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Solving Problems Using Code

Wed 28 June 2017

Coding in Containers: 30 Day Challenge

Posted by Aly Sivji in Thoughts   

I'm taking an Introduction to Tensorflow training class thru Safari this week. We were given a choice of setting up our classroom environment either in Conda or inside of a Docker container.

Ever since Anaconda started getting in my way during this year's PyCon sprints, I have been moving my development away from conda and into other virtual environment tools that are part of the Python ecosystem. Still have conda installed on my system (and, yes, the sticker is still on my laptop), but it needs to be activated it through a bash function:

$  gogoconda
Conda is activated

Now I'm all in Python 3.6.1, virtualenv, and virtualenvwrapper as part of my default Python install. Even went as far as adding alias python='python3' and alias pip='pip3' to the bottom of my .bash_profile.

I really didn't want to go back to Conda for a single workshop, so I decide to fire up Docker and docker build an image from the provided Dockerfile. A few minutes (and a docker run) later, I'm SSH-ed into a container and I notice that the course material are inside of the container with me. That could be a problem... whatever changes I make will disappear once this container is removed.

As stated in the Docker docs, the best way to store data is through the use of a data volume, i.e. a persistent folder on the local machine that is running the Docker Engine. After fixing the Dockerfile and rebuilding the image, I initialize a new container using the -v /full/path/to/local/folder:/full/path/to/folder/inside/container flag as part of the docker run command.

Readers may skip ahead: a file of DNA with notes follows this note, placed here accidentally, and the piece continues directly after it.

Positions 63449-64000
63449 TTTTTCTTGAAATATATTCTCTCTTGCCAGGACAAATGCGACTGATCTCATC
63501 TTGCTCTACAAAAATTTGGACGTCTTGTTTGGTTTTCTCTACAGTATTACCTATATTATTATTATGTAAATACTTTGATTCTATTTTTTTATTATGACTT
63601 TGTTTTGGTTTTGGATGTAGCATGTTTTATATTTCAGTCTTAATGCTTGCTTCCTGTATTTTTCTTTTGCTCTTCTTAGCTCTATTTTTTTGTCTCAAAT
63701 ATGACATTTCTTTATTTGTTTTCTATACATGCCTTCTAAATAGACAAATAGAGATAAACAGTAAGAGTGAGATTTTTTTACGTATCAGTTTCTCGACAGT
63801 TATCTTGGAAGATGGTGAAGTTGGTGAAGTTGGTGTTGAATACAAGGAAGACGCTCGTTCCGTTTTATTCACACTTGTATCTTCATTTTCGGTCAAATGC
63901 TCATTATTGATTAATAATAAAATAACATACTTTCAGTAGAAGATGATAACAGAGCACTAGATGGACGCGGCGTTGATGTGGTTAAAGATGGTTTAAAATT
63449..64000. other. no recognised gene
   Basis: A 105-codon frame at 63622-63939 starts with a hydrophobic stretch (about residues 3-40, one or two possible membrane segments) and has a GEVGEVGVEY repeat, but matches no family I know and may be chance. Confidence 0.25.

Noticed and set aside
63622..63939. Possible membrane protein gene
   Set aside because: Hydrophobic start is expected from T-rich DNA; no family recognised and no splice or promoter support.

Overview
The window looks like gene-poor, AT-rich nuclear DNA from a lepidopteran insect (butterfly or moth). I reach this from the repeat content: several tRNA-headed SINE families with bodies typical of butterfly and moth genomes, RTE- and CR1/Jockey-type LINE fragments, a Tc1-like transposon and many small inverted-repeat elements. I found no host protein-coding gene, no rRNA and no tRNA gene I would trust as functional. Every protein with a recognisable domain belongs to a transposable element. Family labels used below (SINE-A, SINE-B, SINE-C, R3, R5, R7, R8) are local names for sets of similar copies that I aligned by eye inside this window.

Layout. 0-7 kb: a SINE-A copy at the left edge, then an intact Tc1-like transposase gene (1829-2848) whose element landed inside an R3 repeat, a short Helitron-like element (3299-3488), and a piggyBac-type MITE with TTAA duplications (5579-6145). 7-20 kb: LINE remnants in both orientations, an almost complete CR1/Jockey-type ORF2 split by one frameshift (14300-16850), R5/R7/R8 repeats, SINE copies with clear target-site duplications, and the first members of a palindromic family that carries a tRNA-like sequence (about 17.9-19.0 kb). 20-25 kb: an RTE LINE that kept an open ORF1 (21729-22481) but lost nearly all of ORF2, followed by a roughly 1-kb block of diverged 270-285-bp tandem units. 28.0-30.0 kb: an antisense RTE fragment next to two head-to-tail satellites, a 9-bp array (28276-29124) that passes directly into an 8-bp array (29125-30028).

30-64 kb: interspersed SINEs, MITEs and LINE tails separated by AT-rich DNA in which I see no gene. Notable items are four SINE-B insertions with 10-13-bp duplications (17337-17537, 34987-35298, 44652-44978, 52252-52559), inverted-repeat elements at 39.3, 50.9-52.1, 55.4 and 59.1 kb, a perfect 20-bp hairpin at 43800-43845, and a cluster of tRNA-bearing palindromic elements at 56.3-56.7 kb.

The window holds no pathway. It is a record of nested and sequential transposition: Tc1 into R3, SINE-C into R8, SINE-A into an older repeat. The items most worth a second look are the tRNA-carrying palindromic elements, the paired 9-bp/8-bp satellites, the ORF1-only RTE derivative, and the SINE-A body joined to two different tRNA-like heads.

Now, the data inside of my container is actually stored in a folder on my local drive. My development environment, containing all the required dependencies for my project, is completely isolated from everything else on my system.

Boom 🐳 🐳 🐳

Portability just like that. No more worrying about hardware failures and having to spend hours getting my system back to the state where everything just worked. No wonder everyone loves Docker!

The Challenge

During the month of July, I will be doing all my development work inside of Docker containers. No matter how trivial the task, it will be done inside of a container.

Not sure how I'm going to do this at work since Docker for Windows requires Win10 and I'm stuck with Win7. Might have to run a Debian VM or use Docker Toolbox. That's on me.

I plan to keep semi-detailed notes while I experiment and figure out what workflow works best. Building off a slim base image? Have a "batteries included" ready-to-go container for data analysis projects? Stay tuned!